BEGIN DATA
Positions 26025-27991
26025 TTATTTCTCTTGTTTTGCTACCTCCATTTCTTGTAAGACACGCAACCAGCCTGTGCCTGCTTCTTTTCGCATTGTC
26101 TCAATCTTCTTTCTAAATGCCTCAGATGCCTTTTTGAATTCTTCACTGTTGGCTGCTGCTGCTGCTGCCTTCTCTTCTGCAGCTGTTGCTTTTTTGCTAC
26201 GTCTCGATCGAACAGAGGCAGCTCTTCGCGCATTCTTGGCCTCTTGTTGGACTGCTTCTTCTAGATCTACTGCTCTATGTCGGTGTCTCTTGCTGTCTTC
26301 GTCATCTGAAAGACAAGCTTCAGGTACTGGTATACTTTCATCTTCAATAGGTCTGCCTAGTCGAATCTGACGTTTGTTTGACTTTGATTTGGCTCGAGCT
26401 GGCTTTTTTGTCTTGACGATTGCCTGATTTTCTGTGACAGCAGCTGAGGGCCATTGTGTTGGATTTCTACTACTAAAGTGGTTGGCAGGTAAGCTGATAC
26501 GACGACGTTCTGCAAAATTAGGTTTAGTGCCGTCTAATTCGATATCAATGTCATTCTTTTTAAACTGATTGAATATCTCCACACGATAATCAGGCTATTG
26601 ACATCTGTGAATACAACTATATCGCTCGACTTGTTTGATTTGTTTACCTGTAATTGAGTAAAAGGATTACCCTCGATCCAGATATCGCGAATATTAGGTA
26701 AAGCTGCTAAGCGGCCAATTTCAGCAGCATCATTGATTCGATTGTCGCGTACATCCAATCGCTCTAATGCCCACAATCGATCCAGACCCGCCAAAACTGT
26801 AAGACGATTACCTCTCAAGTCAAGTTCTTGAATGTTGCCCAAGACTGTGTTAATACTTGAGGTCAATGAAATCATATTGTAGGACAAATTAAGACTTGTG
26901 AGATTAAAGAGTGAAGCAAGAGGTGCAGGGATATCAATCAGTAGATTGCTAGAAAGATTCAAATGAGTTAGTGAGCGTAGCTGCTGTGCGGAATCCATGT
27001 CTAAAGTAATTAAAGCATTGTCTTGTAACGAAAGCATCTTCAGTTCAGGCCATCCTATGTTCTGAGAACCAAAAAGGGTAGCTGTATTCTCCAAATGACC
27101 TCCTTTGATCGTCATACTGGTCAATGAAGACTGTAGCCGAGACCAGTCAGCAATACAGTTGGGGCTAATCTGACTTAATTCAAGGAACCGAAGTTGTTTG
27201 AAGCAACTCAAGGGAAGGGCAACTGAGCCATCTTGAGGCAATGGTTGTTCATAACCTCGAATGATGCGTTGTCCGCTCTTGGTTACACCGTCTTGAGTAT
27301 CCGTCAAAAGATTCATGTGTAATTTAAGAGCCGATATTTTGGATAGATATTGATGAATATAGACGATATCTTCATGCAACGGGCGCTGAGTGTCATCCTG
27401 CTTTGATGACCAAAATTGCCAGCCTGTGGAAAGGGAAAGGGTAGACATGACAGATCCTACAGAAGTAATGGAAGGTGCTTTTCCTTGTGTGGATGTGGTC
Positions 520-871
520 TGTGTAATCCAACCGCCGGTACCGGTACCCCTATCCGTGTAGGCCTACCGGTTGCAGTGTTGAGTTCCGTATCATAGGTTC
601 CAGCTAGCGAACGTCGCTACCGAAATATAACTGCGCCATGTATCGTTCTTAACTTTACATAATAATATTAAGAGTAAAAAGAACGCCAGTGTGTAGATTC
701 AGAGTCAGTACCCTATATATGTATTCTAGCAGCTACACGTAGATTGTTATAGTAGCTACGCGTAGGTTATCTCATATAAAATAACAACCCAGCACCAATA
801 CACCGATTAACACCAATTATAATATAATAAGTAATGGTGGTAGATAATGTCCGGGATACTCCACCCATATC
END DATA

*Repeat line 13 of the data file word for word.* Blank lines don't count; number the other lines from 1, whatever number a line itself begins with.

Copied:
27101 TCCTTTGATCGTCATACTGGTCAATGAAGACTGTAGCCGAGACCAGTCAGCAATACAGTTGGGGCTAATCTGACTTAATTCAAGGAACCGAAGTTGTTTG